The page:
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Issue: September 2009

From Reef to Retail

Author: Jeremy J. Gosnell

GOSN
Photographer: Jay Luto
Although reef tanks mesmerize all and serve as windows to the ocean wild, many are unfamiliar with how it all comes together. One marine expert explains the various methods—of varying degrees of sustainability—by which fish are caught, imported, and ultimately brought to your local fish shop.

Gazing into a marine aquarium can captivate anyone’s imagination. It’s amazing to watch as light plays over unique and colorful fish, some of which are so intensely beautiful that one could only wonder how their patterns and shapes ever came to be. The distinctive fish and other animals from all over the world’s oceans are the heart and soul of the marine aquarium hobby. The desire to keep some of Mother Nature’s most exotic and amazing creatures has kept the hobby alive, fueling its growth from humble beginnings into a multimillion-dollar industry.

Most marine aquarists realize that the vast majority of saltwater fish offered for sale have been wild-caught, taken from their home on the coral reef to enter the aquarium trade. In some cases these animals have traveled across the globe to wind up in our aquarium. If we understand the journey these animals have taken, perhaps we can be better attuned to what we, as aquarists, need to provide to keep them healthy. Many of the fish caught from the wild perish before they even make it into a hobbyist’s aquarium, and many do not last long after purchase. Some of these species are hardy and live for a long period of time when offered the proper care, but other species that are captured and imported are extremely fragile and only thrive under the observation of an experienced and thoughtful aquarist.

Where All Those Marine Aquarium Fish Come From

Marine aquarium fish include species from nearly all areas of oceans throughout the world. Common species like the yellow-headed jawfish Opistognathus aurifrons, Spanish hogfish Bodianus rufus, bluehead wrasse Thalassoma bifasciatum, and Atlantic blue tang Acanthurus coeruleus are Caribbean and tropical Atlantic species. They are collected in areas of Florida and islands throughout the Caribbean.

Rarer and more expensive species such as sohal tangs Acanthurus sohal, purple tangs Zebrasoma xanthurum, combtooth gobies Amblygobius rainfordi, and others come from the Red Sea. The Red Sea is a unique body of water located in the Middle East. Political tensions in that part of the world combined with the individuality of the species are the reasons that animals from this area command much higher prices than species from other oceans. The Red Sea has a much higher density than many regions, with areas reaching a specific gravity of 1.032 and above. Compared to most reef aquariums that are kept at a density of 1.025 to 1.027, the Red Sea is very salty.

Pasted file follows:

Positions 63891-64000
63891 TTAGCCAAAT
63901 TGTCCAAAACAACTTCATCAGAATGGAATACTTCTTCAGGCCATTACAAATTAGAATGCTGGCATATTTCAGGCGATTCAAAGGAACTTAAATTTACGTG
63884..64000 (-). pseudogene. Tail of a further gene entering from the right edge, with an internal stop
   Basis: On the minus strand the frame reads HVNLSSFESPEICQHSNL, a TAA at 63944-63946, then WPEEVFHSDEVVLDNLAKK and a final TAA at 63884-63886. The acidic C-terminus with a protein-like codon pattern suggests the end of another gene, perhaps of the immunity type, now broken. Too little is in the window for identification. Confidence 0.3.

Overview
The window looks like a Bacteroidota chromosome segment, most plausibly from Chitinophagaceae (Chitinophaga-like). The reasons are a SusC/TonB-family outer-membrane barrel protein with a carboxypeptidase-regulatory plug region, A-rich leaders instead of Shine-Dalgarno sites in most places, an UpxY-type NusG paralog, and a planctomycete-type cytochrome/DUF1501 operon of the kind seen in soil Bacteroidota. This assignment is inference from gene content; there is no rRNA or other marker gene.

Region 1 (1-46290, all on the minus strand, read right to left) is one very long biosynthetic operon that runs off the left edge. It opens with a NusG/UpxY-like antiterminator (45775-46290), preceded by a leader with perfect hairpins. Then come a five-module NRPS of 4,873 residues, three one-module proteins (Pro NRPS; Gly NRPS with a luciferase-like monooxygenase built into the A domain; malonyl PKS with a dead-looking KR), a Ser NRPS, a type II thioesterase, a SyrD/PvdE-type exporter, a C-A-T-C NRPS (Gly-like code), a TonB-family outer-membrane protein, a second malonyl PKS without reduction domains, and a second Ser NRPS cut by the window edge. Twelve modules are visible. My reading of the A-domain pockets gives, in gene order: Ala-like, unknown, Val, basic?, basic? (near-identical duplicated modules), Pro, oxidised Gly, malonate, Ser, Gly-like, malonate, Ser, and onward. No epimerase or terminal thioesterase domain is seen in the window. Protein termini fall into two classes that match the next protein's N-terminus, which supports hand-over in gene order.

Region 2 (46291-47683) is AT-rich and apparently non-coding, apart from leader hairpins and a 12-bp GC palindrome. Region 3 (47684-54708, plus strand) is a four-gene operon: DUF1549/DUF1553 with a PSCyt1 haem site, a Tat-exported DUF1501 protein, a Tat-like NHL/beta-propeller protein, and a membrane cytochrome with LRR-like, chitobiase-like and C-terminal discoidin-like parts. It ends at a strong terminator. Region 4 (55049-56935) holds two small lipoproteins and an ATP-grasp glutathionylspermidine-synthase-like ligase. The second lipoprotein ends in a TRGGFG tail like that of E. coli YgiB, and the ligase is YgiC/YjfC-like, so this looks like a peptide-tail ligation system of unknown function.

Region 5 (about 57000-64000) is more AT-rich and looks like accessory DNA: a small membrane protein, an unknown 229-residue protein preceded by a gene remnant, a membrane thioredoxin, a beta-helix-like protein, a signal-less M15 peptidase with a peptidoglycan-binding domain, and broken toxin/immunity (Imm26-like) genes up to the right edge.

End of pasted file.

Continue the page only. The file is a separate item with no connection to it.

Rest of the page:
Common species such as yellow tangs Zebrasoma flavescens, yellow-eyed kole tangs Ctenochaetus strigosus, and convict tangs Acanthurus triostegus are from the Indo- and South Pacific regions, often collected off Hawai‘i and other islands. Mandarinfish Synchiropus splendidus and most clownfish Amphiprion spp. are imported from the South Pacific in areas like Palau, Fiji, and South Africa. The Solomon Islands and other South Pacific island nations supply a large amount of both fish and coral to the marine aquarium trade, as do mainland Southeast Asian countries. The U.S. represents the world’s largest market for ornamental fish, taking in a staggering 60 percent of all fish exported for the marine aquarium trade. The reefs around Southeast Asian nations are rich in species diversity of both fish and coral, making the region a large world player in the marine fish trade.

How Marine Fish Are Captured

At one point, many marine fish were captured using cyanide and other poisons. These mixtures were crudely used by individuals who did not have the proper training or understanding of their effects on the reef environment or fish health and physiology. The mixture was dumped into the water, and many fish were stunned. They could then easily be netted. The problem was that many of these fish had sustained severe internal damage due to the poison. Also, the surrounding reef structure was ultimately killed. Areas of the Philippines were totally decimated due to cyanide fishing for both the food and ornamental fish trades.

Today’s regulations are tighter, and while cyanide fishing isn’t totally a thing of the past, it is far less common than it was years ago. Many island nations utilize hand-net capture. Here, divers (sometimes free-divers or divers on scuba) go down and capture the fish one (or several) at a time via hand-operated nets. There are no chemicals used, and the fish are taken from the reef in much the same way that we would remove them from the aquarium.

While hand-net capture isn’t the only technique used to attain marine fish, it is one method that helps ensure healthy livestock later down the chain as marine fish make their way to our aquariums. I typically support and frequent retailers who only sell net-captured livestock (or animals collected with other equally safe methods). Reliable fish retailers are able to tell you not only how their fish were captured, but also which region of the world they were captured from. Finding a retailer that is MAC (Marine Aquarium Council) certified can help guarantee that you are purchasing livestock that has not been collected using chemicals or poisons.

The Chain of Custody

The chain of custody of a marine fish typically begins somewhere on the other side of the world. An islander on either an Indo-Pacific or South Pacific island will depart from a small, often crude, dock or harbor with the intent of capturing fish for the marine aquarium trade. With any luck, they utilize hand-net capture techniques and have been trained by either MAC or a responsible importer of marine fish from Europe or the United States. In some cases these islanders return in the afternoon, moving the day’s catch directly into their holding facility or that of an on-island marine fish exporter. In other cases, the islanders spend several days on the reef living off their boat and capturing marine fish.